Stocks tumbled as traders positioned themselves for a high inflation reading and the start of a key earnings season that could provide clues as to whether the economy is heading into a recession. The dollar soared.
A sale of megacaps like Tesla Inc. and Apple Inc. weighed heavily on the stock market – which saw its lowest trading volume in 2022. Twitter Inc. plunged 11% as Elon Musk walked away from his deal $44 billion to buy the company, setting the stage for a legal battle. The euro edged closer to parity with the greenback, while US 10-year yields fell below 3%.
Amid an ubiquitous confluence of economic challenges, investors are waiting to see if earnings hold or if companies cut their forecasts significantly. One of the reasons for the caution is the dichotomy between two major forces on Wall Street. Analysts are betting that Corporate America is resilient enough to pass on rising costs to consumers at a time when many strategists aren’t really convinced that’s the case.
“The stock market has NOT already priced in a possible upcoming drop in earnings estimates this (or next) year,” wrote Matt Maley, chief market strategist at Miller Tabak. “Even if earnings estimates remain stable and especially if they fall, the stock market will still have to fall before seeing a significant bottom.”
Maley noted that stocks are trading at valuation levels considered highs – not lows. The current price-to-sales measure, for example, is on par with market highs in 2020, 2018 and the tech bubble in 2000, he added.
Price pressures, a wave of monetary tightening and a slowing economy continue to keep investors on the sidelines, even after an $18 trillion wipeout in global equities in the first half. A reading of US inflation on Wednesday is expected to come closer to 9%, bolstering the Federal Reserve’s case for a massive rate hike in July.
Sharp Fed hikes and recession fears have lifted the greenback to its highest level since March 2020. The soaring dollar will be a ‘massive headwind’ for earnings at many large US corporations and another reason for s Expect a lower earnings outlook, wrote Michael Wilson, chief US equity strategist at Morgan Stanley.
Billionaire investor Leon Cooperman said a stronger dollar is indeed “negative for corporate profits”. In fact, several companies like giants Microsoft Corp., Costco Wholesale Corp. and Salesforce Inc. also lamented the impacts of the US currency’s meteoric rise.
For Wilson, the S&P 500 bear market will continue, and he sees fair value at 3,400-3,500 in a soft landing and 3,000 in a recession – a 22% decline from the close. of Monday.
“A stagflationary stall is as likely as an outright recession,” wrote Lisa Shalett, chief investment officer at Morgan Stanley Wealth Management.
Meanwhile, Citigroup Inc. strategists have pointed out that there is a strong correlation between the path of Fed rates and earnings growth. They said it was common for profits to rise when the Fed tightens policy and contract when the central bank shifts to easing in response to economic weakness.
That means corporate earnings should remain resilient to soaring inflation and slowing growth, paving the way for a recovery in struggling U.S. stocks by the rest of 2022, they added.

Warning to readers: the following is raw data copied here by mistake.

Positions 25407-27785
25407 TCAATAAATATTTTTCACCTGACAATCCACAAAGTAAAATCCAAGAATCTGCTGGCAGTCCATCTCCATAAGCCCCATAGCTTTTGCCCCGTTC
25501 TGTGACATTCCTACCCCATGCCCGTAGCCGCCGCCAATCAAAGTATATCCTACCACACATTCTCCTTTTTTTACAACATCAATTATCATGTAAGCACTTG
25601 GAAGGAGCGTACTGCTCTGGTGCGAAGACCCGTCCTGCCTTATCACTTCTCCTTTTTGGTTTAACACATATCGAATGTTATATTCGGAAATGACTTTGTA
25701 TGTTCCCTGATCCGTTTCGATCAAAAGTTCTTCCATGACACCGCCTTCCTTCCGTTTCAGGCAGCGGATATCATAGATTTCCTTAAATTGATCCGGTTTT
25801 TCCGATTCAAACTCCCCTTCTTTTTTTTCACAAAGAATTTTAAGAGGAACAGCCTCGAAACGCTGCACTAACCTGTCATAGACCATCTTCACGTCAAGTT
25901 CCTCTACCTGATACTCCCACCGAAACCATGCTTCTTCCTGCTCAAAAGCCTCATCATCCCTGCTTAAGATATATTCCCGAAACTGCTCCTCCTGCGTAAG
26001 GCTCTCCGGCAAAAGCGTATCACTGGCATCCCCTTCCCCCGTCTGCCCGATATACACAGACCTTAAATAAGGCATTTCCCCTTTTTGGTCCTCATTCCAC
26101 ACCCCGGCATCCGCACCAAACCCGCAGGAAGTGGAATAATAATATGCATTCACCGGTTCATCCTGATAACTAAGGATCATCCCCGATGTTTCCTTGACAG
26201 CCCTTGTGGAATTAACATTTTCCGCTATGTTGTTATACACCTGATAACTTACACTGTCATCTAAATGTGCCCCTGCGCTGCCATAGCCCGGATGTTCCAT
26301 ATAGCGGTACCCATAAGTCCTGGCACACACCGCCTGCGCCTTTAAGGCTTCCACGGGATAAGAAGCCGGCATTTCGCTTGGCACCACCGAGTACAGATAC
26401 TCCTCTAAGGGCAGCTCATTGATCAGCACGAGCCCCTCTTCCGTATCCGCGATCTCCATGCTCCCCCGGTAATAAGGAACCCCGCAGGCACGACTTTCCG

As the big banks kick off earnings season this week, traders will be looking for clues in consumer health and spending trends, as well as corporate lending and business confidence. Real estate appraisals and loans can also be essential for market direction, as well as thoughts on the state of capital markets.
Results from the FAANG cohort of megacaps like Facebook owner Meta Platforms Inc. and Google parent company Alphabet Inc. won’t be released until later this month. But investors are bracing for heightened volatility as earnings cuts by industry analysts have lagged, giving way to big surprises and dramatic post-earnings moves.
Elsewhere, Bitcoin has fallen again – and Wall Street expects the cryptocurrency’s selloff to worsen. According to 60% of the 950 investors who responded to the latest MLIV Pulse survey, the token is more likely to drop to $10,000, reducing its value by about half, than to rally to $30,000. The tally also showed that 40% saw it going the other way.
Crude fell amid a further rise in virus cases in China, while a court order allowed the crucial CPC terminal on Russia’s Black Sea coast to remain operational, easing some supply issues. supply. Chicago corn futures’ prices climbed as US forecasts point to a heat wave during the key crop development period.
What to watch this week:
- Profits owed by JPMorgan, Morgan Stanley, Citigroup, Wells Fargo
- BOE Governor Andrew Bailey discusses the economic landscape on Tuesday
- Amazon.com Inc. kicks off its Prime Day event on Tuesday
- South Korea and New Zealand rate decisions Wednesday
- US CPI data, Wednesday
- Federal Reserve Beige Book, Wednesday
- US PPI, jobless claims, Thursday
- China’s GDP, Friday
- U.S. Business Stocks, Industrial Production, University of Michigan Consumer Sentiment, Empire Manufacturing, Retail Sales, Friday
- G-20 finance ministers and central bankers meet in Bali, starting Friday
- Atlanta Fed President Raphael Bostic speaks on Friday
Some of the major movements in the markets:
- The S&P 500 fell 1.2% at 4 p.m. PT
- The Nasdaq 100 fell 2.2%
- The Dow Jones Industrial Average fell 0.5%
- The MSCI World index fell 1.3%
- The Bloomberg Dollar Spot Index rose 1%
- The euro fell 1.4% to settle at US$1.0044
- The British pound fell 1.1% to settle at US$1.1895
- The Japanese yen fell 1% to 137.41 per dollar
- The yield on 10-year Treasury bills fell nine basis points to 2.99%
- Germany’s 10-year yield fell 10 basis points to 1.25%
- The UK 10-year yield fell six basis points to 2.18%
- West Texas Intermediate crude fell 1.3% to US$103.44 a barrel
- Gold futures fell 0.6% to US$1,731 an ounce